Image source: Our wedding photos by Kyle and Elissa Johnson, Slade Portraits
Last year I wrote my story as well as I could. I had goals, and I overcame obstacles to achieve them. After the usual stresses of preparation, I married the right man for me and enjoyed decorated our new home with the artworks I made with my own hands. I left a job I didn’t enjoy and worked hard at building my editing business so I could continue to do the editing work that I love. I made time to do some of the adventures I enjoy like bushwalking and beach trips, both with friends and by myself for much-needed and much-appreciated “God dates”. Halfway through the year life got really difficult for a time as I found I had some severe struggles to work through, so I asked for help when I needed it and I trusted God to get me through. I began submitting one novel to publishers, entered as many short story competitions as I could, and completed NaNoWriMo again. And I showered as much love as I could on the people I care about.
So here are the few things that I felt went into writing a good story with my life in 2014, and what I’ll be trying to seek out again in 2015.
Me and Tim holding hands at the altar. Image source: Sarah Killey Photography
“In the end, what makes a book valuable is not the paper it’s printed on, but the thousands of hours of work by dozens of people who are dedicated to creating the best possible reading experience for you.”
― John Green
At the publishing house where I used to work, we had one author who simply would not listen to the advice of his editors.
Ultimately, the final say in how a book is edited is up to the author. It’s their copyright; it’s their book. But the publishing house always has the option of terminating the contract if the author refuses to make required changes.
Our editors recommended very strongly that this author edit out his “purple prose”. This guy was in love with adjectives. It was a common problem in all of his previous books, too.
When this author’s book was finally published, it got reviewed in the Courier-Mail (one of Australia’s larger newspapers). Guess what. The reviewer picked up on the purple prose, too. They nailed the book, and it didn’t sell well – big surprise.
We talked to the author about it but he was convinced that it was a coincidence that everyone had picked up on the same issue and made such a big deal about it.
This is why listening to your editor is so important.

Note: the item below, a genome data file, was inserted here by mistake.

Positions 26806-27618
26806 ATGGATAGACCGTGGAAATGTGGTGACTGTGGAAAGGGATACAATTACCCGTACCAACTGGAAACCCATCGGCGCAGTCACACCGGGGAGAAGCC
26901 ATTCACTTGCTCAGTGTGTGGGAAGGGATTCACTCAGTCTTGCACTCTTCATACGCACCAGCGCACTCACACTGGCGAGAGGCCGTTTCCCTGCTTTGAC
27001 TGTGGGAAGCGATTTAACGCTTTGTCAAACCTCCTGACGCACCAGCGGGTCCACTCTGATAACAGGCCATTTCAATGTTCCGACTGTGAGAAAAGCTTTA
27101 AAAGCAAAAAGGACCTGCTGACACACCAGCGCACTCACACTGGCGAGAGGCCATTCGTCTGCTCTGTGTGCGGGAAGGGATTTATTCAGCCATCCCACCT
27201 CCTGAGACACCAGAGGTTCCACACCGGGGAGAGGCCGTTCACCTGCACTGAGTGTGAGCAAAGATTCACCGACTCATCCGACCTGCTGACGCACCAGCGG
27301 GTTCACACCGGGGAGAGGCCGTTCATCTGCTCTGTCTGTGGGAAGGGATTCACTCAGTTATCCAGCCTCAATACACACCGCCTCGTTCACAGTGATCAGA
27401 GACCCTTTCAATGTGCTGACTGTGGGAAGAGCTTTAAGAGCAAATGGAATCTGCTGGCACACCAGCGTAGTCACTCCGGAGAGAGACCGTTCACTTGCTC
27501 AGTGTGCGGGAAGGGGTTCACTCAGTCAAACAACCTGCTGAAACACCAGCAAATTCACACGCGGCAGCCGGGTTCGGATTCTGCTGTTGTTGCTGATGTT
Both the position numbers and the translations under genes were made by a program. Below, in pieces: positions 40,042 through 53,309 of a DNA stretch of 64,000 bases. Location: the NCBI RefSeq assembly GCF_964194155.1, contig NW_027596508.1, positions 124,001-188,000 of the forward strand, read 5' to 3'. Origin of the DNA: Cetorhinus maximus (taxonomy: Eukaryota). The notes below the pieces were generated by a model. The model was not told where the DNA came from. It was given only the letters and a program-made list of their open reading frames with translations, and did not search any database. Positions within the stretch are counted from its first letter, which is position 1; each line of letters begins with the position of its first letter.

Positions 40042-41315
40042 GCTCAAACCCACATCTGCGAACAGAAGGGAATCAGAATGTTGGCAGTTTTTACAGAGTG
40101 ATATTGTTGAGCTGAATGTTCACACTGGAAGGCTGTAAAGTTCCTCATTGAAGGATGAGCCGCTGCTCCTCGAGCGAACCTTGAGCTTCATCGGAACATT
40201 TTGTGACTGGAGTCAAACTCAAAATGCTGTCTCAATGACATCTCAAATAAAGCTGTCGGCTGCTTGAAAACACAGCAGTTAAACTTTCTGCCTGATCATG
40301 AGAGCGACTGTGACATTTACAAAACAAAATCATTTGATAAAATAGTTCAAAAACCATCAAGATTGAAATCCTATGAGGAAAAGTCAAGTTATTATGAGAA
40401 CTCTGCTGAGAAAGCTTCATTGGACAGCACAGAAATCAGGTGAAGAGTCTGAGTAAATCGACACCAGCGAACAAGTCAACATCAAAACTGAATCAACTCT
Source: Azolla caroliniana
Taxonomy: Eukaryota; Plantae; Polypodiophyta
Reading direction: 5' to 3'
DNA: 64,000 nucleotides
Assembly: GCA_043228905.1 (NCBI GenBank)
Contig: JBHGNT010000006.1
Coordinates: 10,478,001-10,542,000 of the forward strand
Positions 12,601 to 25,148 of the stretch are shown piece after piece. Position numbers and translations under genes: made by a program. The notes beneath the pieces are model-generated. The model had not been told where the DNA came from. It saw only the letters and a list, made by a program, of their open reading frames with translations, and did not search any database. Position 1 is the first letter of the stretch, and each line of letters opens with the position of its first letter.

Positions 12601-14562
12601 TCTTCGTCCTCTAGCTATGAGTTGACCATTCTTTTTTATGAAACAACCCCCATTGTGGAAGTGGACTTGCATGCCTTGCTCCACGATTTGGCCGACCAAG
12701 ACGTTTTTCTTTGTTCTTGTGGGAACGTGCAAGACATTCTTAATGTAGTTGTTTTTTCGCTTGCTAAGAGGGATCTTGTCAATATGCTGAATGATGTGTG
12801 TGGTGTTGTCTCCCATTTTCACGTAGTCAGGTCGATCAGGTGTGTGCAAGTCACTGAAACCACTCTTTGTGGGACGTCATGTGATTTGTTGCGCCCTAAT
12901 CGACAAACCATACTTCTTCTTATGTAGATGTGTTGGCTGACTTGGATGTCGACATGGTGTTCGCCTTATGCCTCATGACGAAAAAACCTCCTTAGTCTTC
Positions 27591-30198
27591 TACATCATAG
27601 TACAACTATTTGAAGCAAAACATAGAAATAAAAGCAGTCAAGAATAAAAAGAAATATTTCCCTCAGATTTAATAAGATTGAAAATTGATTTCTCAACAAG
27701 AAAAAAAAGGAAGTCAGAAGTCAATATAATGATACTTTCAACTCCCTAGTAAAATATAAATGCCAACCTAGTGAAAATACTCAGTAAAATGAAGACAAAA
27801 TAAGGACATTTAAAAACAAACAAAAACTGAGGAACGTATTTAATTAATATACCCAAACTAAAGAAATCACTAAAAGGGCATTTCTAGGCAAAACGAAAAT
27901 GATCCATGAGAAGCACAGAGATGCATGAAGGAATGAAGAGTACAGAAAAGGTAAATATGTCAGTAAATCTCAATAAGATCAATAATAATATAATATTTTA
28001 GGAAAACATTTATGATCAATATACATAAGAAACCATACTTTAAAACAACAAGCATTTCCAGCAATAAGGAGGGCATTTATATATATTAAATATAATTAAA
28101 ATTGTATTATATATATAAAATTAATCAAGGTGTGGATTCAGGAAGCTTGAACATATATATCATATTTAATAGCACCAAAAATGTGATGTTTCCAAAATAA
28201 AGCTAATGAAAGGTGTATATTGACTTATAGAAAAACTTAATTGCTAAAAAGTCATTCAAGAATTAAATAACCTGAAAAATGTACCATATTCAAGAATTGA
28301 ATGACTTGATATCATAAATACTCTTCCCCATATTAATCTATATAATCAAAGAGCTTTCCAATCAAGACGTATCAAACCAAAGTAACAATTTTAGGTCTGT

How to edit truly bad stories Image source: Fonts and Fiction Blogspot
This post is a long one, sorry, but stick with it! I really believe this is something we need to make time for.
Recently, I was looking for inspiration for a part of my novel where one character interrupts a battle to give a passionate speech that marks the beginning of the road to peace. One of the first results when you Google “speech about peace and war” is Martin Luther King Jr.’s little-remembered 1967 speech opposing American involvement in the Vietnam War, ‘A Time to Break Silence’.
I had no idea that reading this speech would change the topic that I would blog on today.
“A time comes when silence is betrayal. In Vietnam, that time has come for us.” – Martin Luther King Jr., ‘A Time to Break Silence’, 1967
Many of you, upon reading the title of this post, assumed that I’m talking simply about my profession of editing. “I say there are bad stories being written out there, and we gonna git ‘em fixed!”
I wish I was.
In the world today, as there has been every year since the dawn of man, there are bad stories being written. By governments and individuals. By my government in Australia. By individuals who I know who think that the government is doing the right thing.
And I need to talk about it. I need to tell you about it. I need to talk about why we are writing a “bad” story and how we can edit it so that we aren’t ashamed of what we have written.
“I cannot say with certainty which of my motives are the strongest, but I know which of them deserve to be followed. And looking back through my work, I see that it is invariably where I lacked a political purpose that I wrote lifeless books and was betrayed into purple passages, sentences without meaning, decorative adjectives and humbug generally.” – George Orwell, ‘Why I Write’ Essay